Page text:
Principal teachings about peace in Christianity Heart of Jesus’ ministry The teaching of the New Testament affirms the centrality of peace to the Christian message. It was at the heart of the life and ministry of Jesus and accordingly is sought after and taken up by the communities that seek to follow Jesus. Peace is understood as more than merely an absence of violence and conflict. It refers more fully to an overall sense of wellbeing. Ultimately peace is found in union with God.
Christians are taught to live at peace with others, both within their own communities and in the wider human family. Christian pacifism Throughout the first three centuries Of the common era Christians adopted a pacifist position and refused to engage in military service or warfare. This was a position that contributed to them being marginal’s in the wider community and persecuted by the Roman authorities. Yet despite the hardships, Christians as a whole refused to engage in warfare, believing that to do so would be contrary to their faith.
Don’t waste your time!
Order your assignment!
The conversion of the Emperor Constantine in the fourth century introduced Christians to a new situation where they were now part of the establishment and the empire was their ally ether than a threat to their existence. This new situation led to a rethinking of the position of the Christian Church in relation to its involvement in warfare. Philosophical challenges This new situation created a number of philosophical challenges to the pacifist stance held by the Christians.
They now had to consider how they could maintain and guarantee the freedom of people in the society, in pa reticular their religious freedom. They also had to consider how to protect their property from theft or destruction. Another problem related to the protection of innocent people in the light of acts of aggression by others. These and other similar concerns forced the Christian Church to compromise its hard line stance against military involvement and the use of warfare. The Just War Theory The challenges of this new situation over time led to the development of a just war theory.
This theory originated from Augustine, Bishop of Hippo in the fourth century and was modified and refined by various people over the centuries including Thomas Aquinas in the middle ages and Francisco De Aviator in the 16th century. Morally acceptable cause The “Just War” theory sought to establish guidelines under which it was morally acceptable to engage in warfare. The Just War theory is the source of ongoing debate and although it has considerable standing among Christian denominations it is, nevertheless, problematic in theory as well as in practice.
The Just War theory maintains that nations are morally justified in waging war providing that the circumstances of the conflict and the waging of the war meet the following seven principles. 1. War must be aimed at repelling or deterring aggression and safeguarding human rights. 2. It must be authorized by a legitimate authority. 3. The stated objectives for going to war must be the real ones. 4. War must e a last resort; all peaceful alternatives must be exhausted. 5. The probability of success must be sufficiently clear to justify the human and other costs. 6.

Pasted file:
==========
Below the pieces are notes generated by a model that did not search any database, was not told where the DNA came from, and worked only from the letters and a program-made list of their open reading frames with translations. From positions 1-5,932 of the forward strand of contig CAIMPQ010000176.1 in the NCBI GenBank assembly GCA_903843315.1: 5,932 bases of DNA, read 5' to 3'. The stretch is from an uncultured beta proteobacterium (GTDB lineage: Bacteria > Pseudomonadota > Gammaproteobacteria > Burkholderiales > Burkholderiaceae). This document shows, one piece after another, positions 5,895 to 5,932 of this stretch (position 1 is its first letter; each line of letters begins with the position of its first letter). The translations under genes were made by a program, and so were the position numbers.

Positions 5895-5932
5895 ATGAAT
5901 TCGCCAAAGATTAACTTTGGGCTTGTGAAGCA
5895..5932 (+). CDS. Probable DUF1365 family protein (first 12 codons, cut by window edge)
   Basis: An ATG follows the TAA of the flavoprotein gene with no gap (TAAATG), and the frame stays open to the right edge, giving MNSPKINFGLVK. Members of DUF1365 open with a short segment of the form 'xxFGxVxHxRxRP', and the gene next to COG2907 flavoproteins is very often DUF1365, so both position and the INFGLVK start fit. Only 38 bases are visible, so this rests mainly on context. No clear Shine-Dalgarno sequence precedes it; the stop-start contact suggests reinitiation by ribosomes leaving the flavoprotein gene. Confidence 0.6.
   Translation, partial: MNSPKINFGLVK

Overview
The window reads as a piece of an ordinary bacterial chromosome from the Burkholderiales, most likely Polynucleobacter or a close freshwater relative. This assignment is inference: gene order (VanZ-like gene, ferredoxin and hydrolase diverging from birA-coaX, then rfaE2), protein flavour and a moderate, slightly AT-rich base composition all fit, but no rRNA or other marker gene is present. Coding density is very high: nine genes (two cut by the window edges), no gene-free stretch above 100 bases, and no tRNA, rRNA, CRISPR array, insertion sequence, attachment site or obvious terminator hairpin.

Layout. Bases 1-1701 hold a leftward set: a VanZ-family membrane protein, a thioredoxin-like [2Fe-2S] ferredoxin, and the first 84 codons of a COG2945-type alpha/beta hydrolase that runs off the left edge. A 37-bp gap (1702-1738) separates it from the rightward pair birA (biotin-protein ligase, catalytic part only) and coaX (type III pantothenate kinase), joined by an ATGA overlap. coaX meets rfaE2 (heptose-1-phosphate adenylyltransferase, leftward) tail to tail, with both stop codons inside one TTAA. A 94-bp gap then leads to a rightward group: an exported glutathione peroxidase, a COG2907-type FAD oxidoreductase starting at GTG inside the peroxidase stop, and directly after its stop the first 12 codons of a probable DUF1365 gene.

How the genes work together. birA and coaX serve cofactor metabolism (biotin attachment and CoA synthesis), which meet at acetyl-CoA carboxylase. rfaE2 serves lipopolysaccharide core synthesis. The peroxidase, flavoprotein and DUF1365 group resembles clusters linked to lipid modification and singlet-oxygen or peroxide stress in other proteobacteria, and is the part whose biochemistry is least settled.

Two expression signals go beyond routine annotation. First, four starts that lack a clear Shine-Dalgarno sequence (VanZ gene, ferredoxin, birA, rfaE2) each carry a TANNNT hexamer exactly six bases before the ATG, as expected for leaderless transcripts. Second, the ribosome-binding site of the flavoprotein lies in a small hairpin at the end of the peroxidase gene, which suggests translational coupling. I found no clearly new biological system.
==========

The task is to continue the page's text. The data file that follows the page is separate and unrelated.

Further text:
The damage inflicted by war must be proportionate to its objectives. 7. Noncombatants must not be targeted. Application of Just War Theory Some would argue that there has never been a war which meets all seven requirements of the Just War theory and indeed the nature of warfare itself is intrinsically contradictory to many of the elements of the Just War theory. The difficulty in practice is how to determine the legitimacy of a claim of a “Just War”. In the 2003 Gulf War, US President George W Bush used the claim Of a “Just War” to refute opposition to his plan to invade Iraq.
Various religious authorities had publicly stated their opposition, saying that the planned invasion was not morally justified. In this case, both parties were appealing to the same seven principles of the Just War theory to support their claims and were arriving at opposite conclusions. A brief analysis of each of these principles readily highlights some of the difficulties. Safeguarding human rights 1 War must be aimed at repelling or deterring aggression and safeguarding unman rights. The type of chaos and disorder that results from military conflict makes it impossible to monitor or safeguard human rights.
The very act of destruction which is integral to combat inevitably destroys much of the infrastructure required to sustain basic rights such as food, water, shelter etc. Usually there is a prolonged period of disorder before basic infrastructure can be restored. In this time human rights violations are inevitable. Mandate to decide 1. It must be authorized by a legitimate authority. Even in the case of a democratically elected government declaring war, there s still an aspect of debate. The case of Australia’s involvement in the 2003 Gulf War saw the Prime Minister commit Australian troops to combat without reference to the Parliament.